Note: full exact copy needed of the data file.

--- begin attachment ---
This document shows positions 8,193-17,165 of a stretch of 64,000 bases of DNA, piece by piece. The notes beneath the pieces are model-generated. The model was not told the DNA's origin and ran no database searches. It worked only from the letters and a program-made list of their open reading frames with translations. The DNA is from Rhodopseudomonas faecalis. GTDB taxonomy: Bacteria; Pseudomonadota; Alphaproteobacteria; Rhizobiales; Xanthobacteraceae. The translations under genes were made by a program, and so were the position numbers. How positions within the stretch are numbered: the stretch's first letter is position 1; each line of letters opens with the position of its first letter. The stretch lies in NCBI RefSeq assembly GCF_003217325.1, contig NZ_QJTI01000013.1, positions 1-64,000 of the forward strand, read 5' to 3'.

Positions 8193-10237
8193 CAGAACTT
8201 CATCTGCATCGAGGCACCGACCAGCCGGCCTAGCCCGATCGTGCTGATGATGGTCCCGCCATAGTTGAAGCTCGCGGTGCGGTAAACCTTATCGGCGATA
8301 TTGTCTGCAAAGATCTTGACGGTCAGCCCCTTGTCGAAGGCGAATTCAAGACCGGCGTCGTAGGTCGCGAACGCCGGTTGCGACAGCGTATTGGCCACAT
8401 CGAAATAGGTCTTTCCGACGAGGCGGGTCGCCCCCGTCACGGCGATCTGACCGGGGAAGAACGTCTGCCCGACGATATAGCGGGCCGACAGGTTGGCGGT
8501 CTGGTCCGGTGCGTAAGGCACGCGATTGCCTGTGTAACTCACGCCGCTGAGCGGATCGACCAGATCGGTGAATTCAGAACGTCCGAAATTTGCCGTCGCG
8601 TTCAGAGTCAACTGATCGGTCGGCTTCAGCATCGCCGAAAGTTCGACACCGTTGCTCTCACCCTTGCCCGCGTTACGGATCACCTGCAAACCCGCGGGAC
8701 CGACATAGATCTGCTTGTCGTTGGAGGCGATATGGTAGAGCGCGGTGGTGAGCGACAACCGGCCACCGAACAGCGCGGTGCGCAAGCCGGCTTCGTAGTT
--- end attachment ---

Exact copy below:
This document shows positions 8,193-17,165 of a stretch of 64,000 bases of DNA, piece by piece. The notes beneath the pieces are model-generated. The model was not told the DNA's origin and ran no database searches. It worked only from the letters and a program-made list of their open reading frames with translations. The DNA is from Rhodopseudomonas faecalis. GTDB taxonomy: Bacteria; Pseudomonadota; Alphaproteobacteria; Rhizobiales; Xanthobacteraceae. The translations under genes were made by a program, and so were the position numbers. How positions within the stretch are numbered: the stretch's first letter is position 1; each line of letters opens with the position of its first letter. The stretch lies in NCBI RefSeq assembly GCF_003217325.1, contig NZ_QJTI01000013.1, positions 1-64,000 of the forward strand, read 5' to 3'.

Positions 8193-10237
8193 CAGAACTT
8201 CATCTGCATCGAGGCACCGACCAGCCGGCCTAGCCCGATCGTGCTGATGATGGTCCCGCCATAGTTGAAGCTCGCGGTGCGGTAAACCTTATCGGCGATA
8301 TTGTCTGCAAAGATCTTGACGGTCAGCCCCTTGTCGAAGGCGAATTCAAGACCGGCGTCGTAGGTCGCGAACGCCGGTTGCGACAGCGTATTGGCCACAT
8401 CGAAATAGGTCTTTCCGACGAGGCGGGTCGCCCCCGTCACGGCGATCTGACCGGGGAAGAACGTCTGCCCGACGATATAGCGGGCCGACAGGTTGGCGGT
8501 CTGGTCCGGTGCGTAAGGCACGCGATTGCCTGTGTAACTCACGCCGCTGAGCGGATCGACCAGATCGGTGAATTCAGAACGTCCGAAATTTGCCGTCGCG
8601 TTCAGAGTCAACTGATCGGTCGGCTTCAGCATCGCCGAAAGTTCGACACCGTTGCTCTCACCCTTGCCCGCGTTACGGATCACCTGCAAACCCGCGGGAC
8701 CGACATAGATCTGCTTGTCGTTGGAGGCGATATGGTAGAGCGCGGTGGTGAGCGACAACCGGCCACCGAACAGCGCGGTGCGCAAGCCGGCTTCGTAGTT